I think, therefore I am.”
“Mind over matter will make the Pooh unfatter.”
“All you gotta do it put your mind to it! Buckle down! Buckle down! Do it, do it, do it!”
Whether it came from a French philosopher, a Winnie the Pooh song, or a sixth grade cheerleading chant, I don’t remember a time when I wasn’t imbibing the idea that mind and body are separate entities, and that the mind mattered more–and could tell the body what to do.
In some ways, this seemed true. My mind imagined a scene, then my hand held a crayon and created a picture.
My mind learned to read music before my fingers could put what was on the page onto the piano keyboard.
When I was exhausted from running, my mind could tell my body, “Just five more minutes….you can make it up that big hill…you’ve done it before….finish strong…..” and my body could usually obey and make it to the top of the hill after that five-mile run.
I got pretty good at believing this idea that if I could think it hard enough, I could do it. My fourth grade rendition of a Carolina wren won a blue ribbon in the Garden Club drawing contest. I fared well enough in piano competitions that I started college as a music major with a piano emphasis. I got red and blue ribbons running races and jumping hurdles.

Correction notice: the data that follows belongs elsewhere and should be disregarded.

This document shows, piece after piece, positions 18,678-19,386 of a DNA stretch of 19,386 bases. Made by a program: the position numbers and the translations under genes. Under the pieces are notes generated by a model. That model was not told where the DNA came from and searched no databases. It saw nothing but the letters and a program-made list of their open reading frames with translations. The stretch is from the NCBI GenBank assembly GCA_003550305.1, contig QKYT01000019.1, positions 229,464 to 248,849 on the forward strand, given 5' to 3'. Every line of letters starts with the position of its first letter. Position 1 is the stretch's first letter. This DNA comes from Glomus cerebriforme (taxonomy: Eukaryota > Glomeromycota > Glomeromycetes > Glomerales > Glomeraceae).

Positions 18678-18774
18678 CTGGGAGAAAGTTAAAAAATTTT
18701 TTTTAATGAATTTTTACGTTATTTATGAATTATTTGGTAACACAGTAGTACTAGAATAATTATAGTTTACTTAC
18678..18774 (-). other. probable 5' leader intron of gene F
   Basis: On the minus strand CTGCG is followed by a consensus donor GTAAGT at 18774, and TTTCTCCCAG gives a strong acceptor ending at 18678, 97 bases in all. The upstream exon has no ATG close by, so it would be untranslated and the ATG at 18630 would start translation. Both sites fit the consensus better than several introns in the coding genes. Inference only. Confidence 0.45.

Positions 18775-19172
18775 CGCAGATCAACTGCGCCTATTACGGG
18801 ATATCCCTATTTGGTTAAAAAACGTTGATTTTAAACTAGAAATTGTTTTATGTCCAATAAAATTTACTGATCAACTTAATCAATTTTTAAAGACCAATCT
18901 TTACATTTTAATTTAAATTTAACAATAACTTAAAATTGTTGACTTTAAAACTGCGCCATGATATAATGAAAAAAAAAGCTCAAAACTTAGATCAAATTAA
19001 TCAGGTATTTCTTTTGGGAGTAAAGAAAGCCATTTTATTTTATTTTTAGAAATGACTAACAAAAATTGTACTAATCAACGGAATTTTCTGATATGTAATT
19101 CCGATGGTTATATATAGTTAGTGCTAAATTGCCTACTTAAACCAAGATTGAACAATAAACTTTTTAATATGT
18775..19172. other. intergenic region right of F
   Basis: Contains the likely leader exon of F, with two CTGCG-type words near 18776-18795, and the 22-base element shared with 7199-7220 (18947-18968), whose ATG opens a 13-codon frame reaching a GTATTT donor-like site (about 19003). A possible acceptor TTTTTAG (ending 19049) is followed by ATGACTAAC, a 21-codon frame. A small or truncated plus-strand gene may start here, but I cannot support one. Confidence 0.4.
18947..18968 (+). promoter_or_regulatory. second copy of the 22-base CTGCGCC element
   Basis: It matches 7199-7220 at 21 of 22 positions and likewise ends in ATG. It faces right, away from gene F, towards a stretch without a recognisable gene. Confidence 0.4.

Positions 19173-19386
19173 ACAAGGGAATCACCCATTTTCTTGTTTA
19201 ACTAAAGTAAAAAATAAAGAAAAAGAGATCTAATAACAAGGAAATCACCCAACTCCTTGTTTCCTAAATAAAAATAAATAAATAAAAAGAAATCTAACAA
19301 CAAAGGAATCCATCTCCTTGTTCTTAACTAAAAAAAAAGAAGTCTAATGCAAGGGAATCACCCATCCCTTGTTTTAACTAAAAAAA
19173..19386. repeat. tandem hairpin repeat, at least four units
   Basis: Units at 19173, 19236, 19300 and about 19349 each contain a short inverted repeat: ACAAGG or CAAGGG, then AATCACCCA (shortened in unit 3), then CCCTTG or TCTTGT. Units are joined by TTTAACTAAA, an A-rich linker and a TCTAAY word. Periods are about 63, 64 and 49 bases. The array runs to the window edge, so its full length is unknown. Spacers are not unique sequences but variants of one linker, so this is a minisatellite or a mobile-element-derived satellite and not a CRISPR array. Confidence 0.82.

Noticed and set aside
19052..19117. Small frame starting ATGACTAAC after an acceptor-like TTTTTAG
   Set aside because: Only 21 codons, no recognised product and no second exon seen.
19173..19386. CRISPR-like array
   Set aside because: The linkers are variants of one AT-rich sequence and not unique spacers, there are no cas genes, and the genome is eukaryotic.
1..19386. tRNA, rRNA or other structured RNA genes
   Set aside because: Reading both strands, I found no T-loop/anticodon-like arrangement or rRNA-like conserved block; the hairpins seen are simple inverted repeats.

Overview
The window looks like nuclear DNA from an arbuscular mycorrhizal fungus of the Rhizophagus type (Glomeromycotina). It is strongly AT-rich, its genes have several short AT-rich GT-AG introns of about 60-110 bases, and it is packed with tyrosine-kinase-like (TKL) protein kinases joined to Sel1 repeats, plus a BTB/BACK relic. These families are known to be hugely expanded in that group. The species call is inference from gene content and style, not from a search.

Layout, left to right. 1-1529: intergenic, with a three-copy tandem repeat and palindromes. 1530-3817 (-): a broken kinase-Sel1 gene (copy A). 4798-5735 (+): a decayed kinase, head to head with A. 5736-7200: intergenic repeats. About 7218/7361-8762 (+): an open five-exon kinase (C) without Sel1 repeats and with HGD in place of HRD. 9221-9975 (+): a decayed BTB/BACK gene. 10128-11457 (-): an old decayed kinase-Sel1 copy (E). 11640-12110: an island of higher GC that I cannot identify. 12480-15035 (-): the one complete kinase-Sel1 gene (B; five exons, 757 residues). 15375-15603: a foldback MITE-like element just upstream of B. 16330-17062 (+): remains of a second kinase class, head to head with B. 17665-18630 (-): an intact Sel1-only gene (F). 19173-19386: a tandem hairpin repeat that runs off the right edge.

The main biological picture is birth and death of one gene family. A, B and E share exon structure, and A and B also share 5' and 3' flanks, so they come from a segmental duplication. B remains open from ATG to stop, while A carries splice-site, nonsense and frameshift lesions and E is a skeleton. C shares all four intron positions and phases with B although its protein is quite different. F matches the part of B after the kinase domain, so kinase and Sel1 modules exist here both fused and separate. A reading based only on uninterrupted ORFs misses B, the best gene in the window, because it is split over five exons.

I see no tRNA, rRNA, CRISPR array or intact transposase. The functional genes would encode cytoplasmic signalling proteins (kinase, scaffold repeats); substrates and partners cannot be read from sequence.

Even back then, though, there were signals that something wasn’t quite right with this formulation.
That Carolina wren resides in a scrapbook somewhere, and I recall that blue ribbon or not, it has one spot where the crayon had clearly not obeyed my mind, straying beyond the bird’s boundary.
And no matter how my fingers managed to make music on the keyboard for performances, underneath the keyboard my leg shook uncontrollably from nervousness–no matter how much I willed it to stop.
My senior year, a new coach entered me in the race for medium hurdles. I had only competed in low hurdles. Despite all the hope and determination I could muster, I soon hit two hurdles, a third one sent me sprawling to the ground, and I got up with a bloodied knee and walked off the track.
Looking back at these things now, I see so much now that I couldn’t see then.
I remember times of picking up a crayon and just doodling around on the page, and suddenly getting an idea for something I could make from the aimless doodling.
I know that playing scales over and over and over with my hands is part of how my mind came to understand the theory behind scales and chords and more. I’m not sure I could have understood those things had my fingers not been moving on the keys even before I understood exactly what they were doing.
And knowing what I know now about brain health, trauma, and exercise, I have no doubt that the running I did with my body was part of what kept my mind functioning as well as it did in times of extreme stress from life circumstances. Playing piano too, for that matter.
The mind is not a separate entity from the body, and it certainly doesn’t matter more.
I realize now that such thinking comes from living under philosophical influences that trickled down and moved us in the West into so-called “enlightenment,” leading to science detached from the world it studies, modernity, industrialization, all related to an understanding of life that divides things up into pieces, separating, evaluating, comparing.